Ashkenazi Jews are smart. Shockingly brilliant, in general. Impressive in brain power. How did they get that way?
Ashkenazi Jews, aka Ashkenazim, are the descendants of Jews from medieval Alsace and the Rhine Valley, and later, from throughout Eastern Europe. Originally, of course, they were from Israel. Genetic research from the Albert Einstein College of Medicine suggests that the Ashkenazi bloodline branched away from other Jewish groups there 2,500 years ago, and that 40% of them are descended from only four Jewish mothers. Approximately 80% of the Jews in the world today are Ashkenazim, with the remainder primarily Sephardic.
Researchers who study the Ashkenazim agree that the children of Abraham are on top of the IQ chart. Steven Pinker – who lectured on “Jews, Genes, and Intelligence” in 2007 – says “their average IQ has been measured at 108-115.” Richard Lynn, author of “The Intelligence of American Jews” in 2004, says it is “only” a half-standard higher: 107.5. Henry Harpending, Jason Hardy, and Gregory Cochran, University of Utah authors of the 2005 research report, “Natural History of Ashkenazi Intelligence,” state that their subjects, “score .75 to 1.0 standard deviations above the general European average, corresponding to an IQ of 112-115.” Charles Murray, in his 2007 essay “Jewish Genius,” says “their mean is somewhere in the range of 107-115, with 110 being a plausible compromise.”
A Jewish average IQ of 115 is 8 points higher than the generally accepted IQ of their closest rivals—Northeast Asians—and approximately 40% higher than the global average IQ of 79.1 calculated by Richard Lynn and Tatu Vanhanen in IQ and Global Inequity.
Plus, contemplate this astounding tidbit: Ashkenazi “visual-spatial” IQ scores are only mediocre; in one study their median in this category was a below-average 98. They surmount this liability by logging astronomic figures in “verbal IQ”, which includes verbal reasoning, comprehension, working memory and mathematical skill; a 1958 survey of yeshiva students discovered a median verbal IQ of 125.6.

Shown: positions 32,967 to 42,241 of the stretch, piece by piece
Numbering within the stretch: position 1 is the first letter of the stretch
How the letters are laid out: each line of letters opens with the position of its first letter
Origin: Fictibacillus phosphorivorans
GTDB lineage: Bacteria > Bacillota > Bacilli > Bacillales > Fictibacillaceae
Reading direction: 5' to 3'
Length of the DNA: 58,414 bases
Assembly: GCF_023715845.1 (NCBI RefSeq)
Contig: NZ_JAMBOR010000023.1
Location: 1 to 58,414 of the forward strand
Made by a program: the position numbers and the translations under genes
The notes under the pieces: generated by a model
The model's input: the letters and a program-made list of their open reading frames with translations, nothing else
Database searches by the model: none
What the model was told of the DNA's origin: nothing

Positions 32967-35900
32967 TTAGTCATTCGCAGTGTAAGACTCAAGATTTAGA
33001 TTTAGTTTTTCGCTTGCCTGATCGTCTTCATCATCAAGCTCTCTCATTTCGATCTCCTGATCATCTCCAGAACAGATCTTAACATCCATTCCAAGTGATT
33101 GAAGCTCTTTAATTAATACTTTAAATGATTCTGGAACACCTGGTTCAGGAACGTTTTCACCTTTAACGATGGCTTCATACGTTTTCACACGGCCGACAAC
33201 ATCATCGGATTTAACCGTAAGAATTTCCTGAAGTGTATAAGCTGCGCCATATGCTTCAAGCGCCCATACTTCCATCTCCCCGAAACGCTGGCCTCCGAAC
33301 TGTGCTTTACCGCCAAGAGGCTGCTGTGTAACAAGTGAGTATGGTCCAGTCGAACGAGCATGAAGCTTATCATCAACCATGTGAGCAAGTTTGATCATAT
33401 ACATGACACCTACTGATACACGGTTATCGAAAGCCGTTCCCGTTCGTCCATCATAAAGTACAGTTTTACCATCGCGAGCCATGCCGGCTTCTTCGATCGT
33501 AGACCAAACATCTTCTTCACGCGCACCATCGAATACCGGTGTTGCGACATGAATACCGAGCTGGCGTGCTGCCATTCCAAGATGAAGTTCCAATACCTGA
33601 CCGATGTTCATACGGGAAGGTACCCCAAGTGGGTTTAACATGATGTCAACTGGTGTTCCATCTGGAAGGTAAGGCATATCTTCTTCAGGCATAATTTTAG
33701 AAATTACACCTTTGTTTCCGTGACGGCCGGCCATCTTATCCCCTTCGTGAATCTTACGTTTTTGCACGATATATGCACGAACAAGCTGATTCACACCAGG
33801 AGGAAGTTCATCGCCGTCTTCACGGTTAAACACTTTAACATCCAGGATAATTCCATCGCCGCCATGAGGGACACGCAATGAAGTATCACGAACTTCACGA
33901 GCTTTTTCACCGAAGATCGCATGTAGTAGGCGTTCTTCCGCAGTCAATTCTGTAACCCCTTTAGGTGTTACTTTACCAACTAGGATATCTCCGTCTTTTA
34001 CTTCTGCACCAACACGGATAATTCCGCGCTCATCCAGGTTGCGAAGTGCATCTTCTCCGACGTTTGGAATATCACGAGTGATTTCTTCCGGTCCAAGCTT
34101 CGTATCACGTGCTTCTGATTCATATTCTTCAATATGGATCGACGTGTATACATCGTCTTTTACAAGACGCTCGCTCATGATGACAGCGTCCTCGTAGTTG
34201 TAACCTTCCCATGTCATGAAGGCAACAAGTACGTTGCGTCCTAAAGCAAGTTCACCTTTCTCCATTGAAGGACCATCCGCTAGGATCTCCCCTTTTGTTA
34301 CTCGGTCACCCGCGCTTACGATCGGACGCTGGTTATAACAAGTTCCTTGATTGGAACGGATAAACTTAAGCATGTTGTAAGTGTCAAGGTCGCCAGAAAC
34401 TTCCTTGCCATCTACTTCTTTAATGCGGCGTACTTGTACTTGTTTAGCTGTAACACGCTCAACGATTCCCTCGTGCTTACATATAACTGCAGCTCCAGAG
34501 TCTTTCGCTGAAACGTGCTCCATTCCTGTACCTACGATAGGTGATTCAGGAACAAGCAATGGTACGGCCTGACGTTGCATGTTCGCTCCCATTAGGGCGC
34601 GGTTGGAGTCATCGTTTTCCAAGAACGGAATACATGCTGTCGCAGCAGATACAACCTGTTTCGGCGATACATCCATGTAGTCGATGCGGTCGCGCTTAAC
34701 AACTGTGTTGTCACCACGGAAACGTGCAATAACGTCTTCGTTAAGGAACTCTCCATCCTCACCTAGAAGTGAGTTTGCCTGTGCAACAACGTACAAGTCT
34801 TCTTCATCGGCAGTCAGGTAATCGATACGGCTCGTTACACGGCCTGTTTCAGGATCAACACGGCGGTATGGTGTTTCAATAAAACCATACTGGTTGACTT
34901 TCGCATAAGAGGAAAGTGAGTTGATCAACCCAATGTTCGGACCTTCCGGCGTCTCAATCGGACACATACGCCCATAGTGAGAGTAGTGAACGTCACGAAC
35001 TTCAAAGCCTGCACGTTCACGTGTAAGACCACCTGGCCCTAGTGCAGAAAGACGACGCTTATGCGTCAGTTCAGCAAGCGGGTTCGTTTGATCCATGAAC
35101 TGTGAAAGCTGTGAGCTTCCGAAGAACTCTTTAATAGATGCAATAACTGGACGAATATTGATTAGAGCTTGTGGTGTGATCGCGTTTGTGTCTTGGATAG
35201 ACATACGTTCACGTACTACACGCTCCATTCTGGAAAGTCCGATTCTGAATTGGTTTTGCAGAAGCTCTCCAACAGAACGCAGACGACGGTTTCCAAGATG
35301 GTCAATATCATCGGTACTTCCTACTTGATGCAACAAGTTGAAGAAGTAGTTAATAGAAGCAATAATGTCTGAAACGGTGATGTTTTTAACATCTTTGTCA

What does it mean that Ashkenazim have a high IQ, in terms of producing “geniuses”? With their population so small – a mere 0.25 of the world total – does it make any serious difference? The answer is YES. A “bell curve” is used to illustrate IQ percentile in a specific group – in a “general population” where IQ average is 100 the curve assumes these proportions:
less than 70 IQ – 2.5%
70-85 IQ – 12.5%
86-100 IQ – 35%
101-115 IQ – 35%
116-130 IQ – 12.5%
greater than 130 IQ – 2.5%
Applying the same bell curve for Ashkenazim, but with a 17-point upward lift in median IQ (using the From Chance To Choice digit) produces the IQ upgrade below:
less than 87 IQ – 2.5%
88-102 IQ – 12.5%
103-117 IQ – 35%
118-132 IQ – 35%
133-148 IQ – 12.5%
greater than 148 IQ – 2.5%
This shifting upward of the bell curve by more than a standard deviation (15 points) means that more than five times as many Ashkenazim are eligible for Mensa (minimum 130 …read more